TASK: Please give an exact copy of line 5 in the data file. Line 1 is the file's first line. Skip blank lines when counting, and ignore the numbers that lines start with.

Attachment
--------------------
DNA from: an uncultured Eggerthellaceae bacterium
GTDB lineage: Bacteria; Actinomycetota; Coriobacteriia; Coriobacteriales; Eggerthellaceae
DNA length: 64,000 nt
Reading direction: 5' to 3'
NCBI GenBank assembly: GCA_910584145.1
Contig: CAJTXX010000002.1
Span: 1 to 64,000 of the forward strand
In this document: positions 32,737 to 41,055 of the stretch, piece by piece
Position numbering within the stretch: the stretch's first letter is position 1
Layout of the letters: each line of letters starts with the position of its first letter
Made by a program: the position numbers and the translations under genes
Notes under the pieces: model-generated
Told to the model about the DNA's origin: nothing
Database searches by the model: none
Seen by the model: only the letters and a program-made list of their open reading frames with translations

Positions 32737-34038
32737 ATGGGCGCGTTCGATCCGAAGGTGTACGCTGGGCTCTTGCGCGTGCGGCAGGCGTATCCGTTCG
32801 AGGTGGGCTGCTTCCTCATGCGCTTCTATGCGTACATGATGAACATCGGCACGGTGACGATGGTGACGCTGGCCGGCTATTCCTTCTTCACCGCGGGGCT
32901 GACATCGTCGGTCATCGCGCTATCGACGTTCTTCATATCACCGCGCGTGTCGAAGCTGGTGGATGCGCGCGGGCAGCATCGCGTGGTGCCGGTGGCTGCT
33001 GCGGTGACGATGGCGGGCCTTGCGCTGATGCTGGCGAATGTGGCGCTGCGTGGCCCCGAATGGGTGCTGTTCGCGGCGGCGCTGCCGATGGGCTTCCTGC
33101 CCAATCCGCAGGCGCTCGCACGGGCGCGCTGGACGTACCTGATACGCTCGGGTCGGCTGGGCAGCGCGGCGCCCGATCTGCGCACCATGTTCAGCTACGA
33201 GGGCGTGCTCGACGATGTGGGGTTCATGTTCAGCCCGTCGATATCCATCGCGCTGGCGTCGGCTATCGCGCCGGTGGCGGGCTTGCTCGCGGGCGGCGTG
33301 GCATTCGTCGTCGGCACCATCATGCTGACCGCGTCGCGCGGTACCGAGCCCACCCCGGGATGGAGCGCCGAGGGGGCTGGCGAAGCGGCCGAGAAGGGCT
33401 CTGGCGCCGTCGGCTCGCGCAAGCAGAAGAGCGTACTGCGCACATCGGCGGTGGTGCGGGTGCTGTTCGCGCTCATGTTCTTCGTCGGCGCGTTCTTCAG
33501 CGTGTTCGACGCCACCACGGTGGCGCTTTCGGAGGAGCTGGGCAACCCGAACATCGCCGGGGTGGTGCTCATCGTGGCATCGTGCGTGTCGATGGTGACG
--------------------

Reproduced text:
NCBI GenBank assembly: GCA_910584145.1